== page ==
Measuring Up: How Often is PRO Data Being Used in Health Technology Assessments?

Physicians are increasingly advocating a patient-centered approach to practicing medicine, and both regulatory agencies and manufacturers also seem to agree that patient reported outcomes (PROs) are valuable. Considering this increasing industry-wide interest, you would expect that PROs are increasingly being used across various aspects of drug development - in clinical trials, regulatory reviews, and reimbursement assessments. At the 17th Annual International Meeting of the International Society of Pharmacoeconomics and Outcomes Research (ISPOR) we presented the results of research examining the use of PROs in HTAs. That study examined 324 reviews published by nine agencies from 2005-2011 for 13 disease conditions.

We thought it would be interesting to revisit this question as our application now has many more reviews available for analysis than in 2012. For the updated analysis, we examined 1,567 reviews. This allowed us to compare the behavior of 12 regulatory agencies worldwide from 2005 to 2012 across 44 disease conditions. Of these reviews 1,394 allowed us to determine definitively whether or not they used PROs. In our update, we restricted consideration to this set of reviews.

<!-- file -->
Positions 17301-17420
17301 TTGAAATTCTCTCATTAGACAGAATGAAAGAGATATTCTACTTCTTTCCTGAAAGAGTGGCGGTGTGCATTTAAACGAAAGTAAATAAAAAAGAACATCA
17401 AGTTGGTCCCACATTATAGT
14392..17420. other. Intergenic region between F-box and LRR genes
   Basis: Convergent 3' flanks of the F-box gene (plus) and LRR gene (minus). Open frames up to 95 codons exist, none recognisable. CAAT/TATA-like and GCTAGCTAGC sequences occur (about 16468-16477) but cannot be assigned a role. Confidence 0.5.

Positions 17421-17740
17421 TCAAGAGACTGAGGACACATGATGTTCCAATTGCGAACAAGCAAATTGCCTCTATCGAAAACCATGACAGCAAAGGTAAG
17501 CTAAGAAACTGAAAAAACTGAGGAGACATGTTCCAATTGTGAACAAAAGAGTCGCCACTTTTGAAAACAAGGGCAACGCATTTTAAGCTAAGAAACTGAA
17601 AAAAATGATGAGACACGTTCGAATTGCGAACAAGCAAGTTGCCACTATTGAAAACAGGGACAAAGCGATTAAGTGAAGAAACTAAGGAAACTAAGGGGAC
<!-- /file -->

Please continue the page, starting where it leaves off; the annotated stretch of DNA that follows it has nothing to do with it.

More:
Our results were generally consistent with our earlier findings.

  • Patient reported outcomes were used in 51% of HTAs from 2005 through 2012. They were not used in 49% of HTAs
  • Ten of the agencies compared used PROs in more than 50% of their reviews. Three agencies used PROs in more than 80% of their reviews
  • Over the eight recent years we examined, there’s no clear trend in PRO use over time. Specifically, the use of PROs in HTAs does not seem to be increasing
  • PROs were used more often in HTAs that resulted in a decision of “Recommend” (62%) than in those resulting in a decision of “Do not recommend” (48%)

Clearly it’s taking some time for the industry to catch up to what it says it wants to do. It will be interesting to revisit this story again next year to see if 2013 begins to show an upward trend in the use of PROs.